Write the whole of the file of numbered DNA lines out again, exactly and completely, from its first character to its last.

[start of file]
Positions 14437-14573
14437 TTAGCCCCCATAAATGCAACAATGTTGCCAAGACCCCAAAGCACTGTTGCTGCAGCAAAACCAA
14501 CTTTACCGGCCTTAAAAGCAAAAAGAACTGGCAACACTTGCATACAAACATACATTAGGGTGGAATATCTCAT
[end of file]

Positions 14437-14573
14437 TTAGCCCCCATAAATGCAACAATGTTGCCAAGACCCCAAAGCACTGTTGCTGCAGCAAAACCAA
14501 CTTTACCGGCCTTAAAAGCAAAAAGAACTGGCAACACTTGCATACAAACATACATTAGGGTGGAATATCTCAT